Another area for your CSR to look at is the profitability of each customer. If you have an account giving you $20,000 in sales and you are only getting 30% gross profit, while another account gives you $15,000 in sales with a 50% gross profit, you had better make sure that the second account is serviced first. Sales volume should not determine the frequency or the order of making CSR visits; profitability should. Also, accounts that generate lower profits should be charged higher prices, especially if you are supplying more equipment than is necessary.
A good service representative will get to know the contacts on a more intimate level, and have more success selling more products and services.
An effective customer service tool that works very well is onsite photography by your CSRs in the many accounts they visit. Explain that the "telephone account reps back in the office want to see who they're speaking with." In turn, the field rep will show pictures of those telephone reps, and ask the account contact who they usually speak with when placing their orders. Customers love to see the person who has been on the other end of the phone line. This little technique is inexpensive and very effective in bringing you and your customers together.
Once your customer service reps are comfortable with your accounts, have them solicit letters of recommendation about your company, or about individuals with whom they had a great experience. Letters praising your company's service personnel are then presented to those who are mentioned, which creates a great bond between buyer and seller. Also, the outside sales team is given these letters to show to prospective clients how well your company staff responds to your customers' needs.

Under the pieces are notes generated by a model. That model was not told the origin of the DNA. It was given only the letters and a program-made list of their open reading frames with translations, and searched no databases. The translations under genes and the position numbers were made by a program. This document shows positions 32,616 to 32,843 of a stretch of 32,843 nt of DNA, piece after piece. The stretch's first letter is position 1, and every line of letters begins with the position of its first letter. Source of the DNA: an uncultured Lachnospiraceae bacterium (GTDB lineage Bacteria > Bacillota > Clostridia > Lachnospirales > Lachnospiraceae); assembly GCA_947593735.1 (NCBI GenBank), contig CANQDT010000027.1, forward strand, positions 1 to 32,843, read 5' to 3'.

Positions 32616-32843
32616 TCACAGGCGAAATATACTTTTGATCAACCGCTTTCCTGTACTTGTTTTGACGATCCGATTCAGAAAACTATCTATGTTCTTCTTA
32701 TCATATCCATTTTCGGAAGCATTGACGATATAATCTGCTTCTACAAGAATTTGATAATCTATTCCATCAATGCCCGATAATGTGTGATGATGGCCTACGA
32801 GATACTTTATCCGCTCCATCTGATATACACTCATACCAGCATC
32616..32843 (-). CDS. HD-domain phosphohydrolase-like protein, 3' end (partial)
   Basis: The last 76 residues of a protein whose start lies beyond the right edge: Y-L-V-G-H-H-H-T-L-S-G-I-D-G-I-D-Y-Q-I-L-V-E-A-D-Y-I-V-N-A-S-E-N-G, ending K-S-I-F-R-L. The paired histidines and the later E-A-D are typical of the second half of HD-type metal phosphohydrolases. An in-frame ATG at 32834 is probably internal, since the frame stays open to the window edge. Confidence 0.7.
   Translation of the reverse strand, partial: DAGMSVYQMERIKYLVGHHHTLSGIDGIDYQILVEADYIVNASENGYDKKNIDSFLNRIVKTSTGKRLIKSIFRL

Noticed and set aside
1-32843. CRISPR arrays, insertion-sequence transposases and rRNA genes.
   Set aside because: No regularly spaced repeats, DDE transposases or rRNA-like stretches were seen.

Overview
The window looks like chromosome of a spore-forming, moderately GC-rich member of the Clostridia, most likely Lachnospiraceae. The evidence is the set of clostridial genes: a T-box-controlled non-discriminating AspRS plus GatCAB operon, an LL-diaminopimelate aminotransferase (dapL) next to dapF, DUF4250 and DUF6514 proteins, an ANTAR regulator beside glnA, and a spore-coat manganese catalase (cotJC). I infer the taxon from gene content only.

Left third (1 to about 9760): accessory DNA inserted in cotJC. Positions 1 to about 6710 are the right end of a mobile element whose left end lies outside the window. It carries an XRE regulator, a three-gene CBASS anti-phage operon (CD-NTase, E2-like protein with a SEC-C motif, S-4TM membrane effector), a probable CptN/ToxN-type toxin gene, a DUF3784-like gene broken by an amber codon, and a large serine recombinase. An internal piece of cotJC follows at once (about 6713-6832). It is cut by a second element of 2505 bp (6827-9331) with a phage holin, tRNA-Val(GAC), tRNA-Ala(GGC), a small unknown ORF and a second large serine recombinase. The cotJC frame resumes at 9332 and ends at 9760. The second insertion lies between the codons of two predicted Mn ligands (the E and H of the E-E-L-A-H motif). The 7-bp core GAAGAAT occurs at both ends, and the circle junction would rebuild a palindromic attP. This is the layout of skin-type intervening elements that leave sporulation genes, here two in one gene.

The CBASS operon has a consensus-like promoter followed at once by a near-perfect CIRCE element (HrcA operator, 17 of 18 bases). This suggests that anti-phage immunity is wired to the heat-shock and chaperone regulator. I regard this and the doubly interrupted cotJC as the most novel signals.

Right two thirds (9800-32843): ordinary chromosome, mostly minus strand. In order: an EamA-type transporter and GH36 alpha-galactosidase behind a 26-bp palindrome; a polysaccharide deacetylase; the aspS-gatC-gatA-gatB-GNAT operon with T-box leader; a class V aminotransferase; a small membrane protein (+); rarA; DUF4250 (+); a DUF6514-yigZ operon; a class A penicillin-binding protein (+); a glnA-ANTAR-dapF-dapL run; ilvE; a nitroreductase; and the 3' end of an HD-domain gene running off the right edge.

Additionally, your customer service representative can ask happy customers to refer your company to other divisions, and friends in other businesses that can use office coffee services.
As you can see, a CSR can do a fantastic job of increasing your profitability.
Please let me know if you are using a CSR in your business, and whether they are doing something differently, so I can share these new ideas with all of you. I can be reached at (516) 241-4883 or by email at email@example.com
LEN RASHKIN is a pioneer in office coffee service. He founded Coffee Sip in 1968 and after 22 years merged it with Dell Coffee, of which he became president in 1991. Sales at Dell topped $7 million dollars. Rashkin is also a founder and officer of Eastern Coffee Service Association and National Beverage Products Association. His industry honors include NCSA's (now NAMA) Silver Service Award and NBPA's Lifetime Achievement Award; he was inducted into NBPA's Hall of Fame in 1996. His marketing excellence earned him NBPA's Crystal Bean Award and three NCSA Java Awards. He is a frequent speaker at national and local trade conferences, consults on OCS sales and marketing and has is the author of two OCS training programs.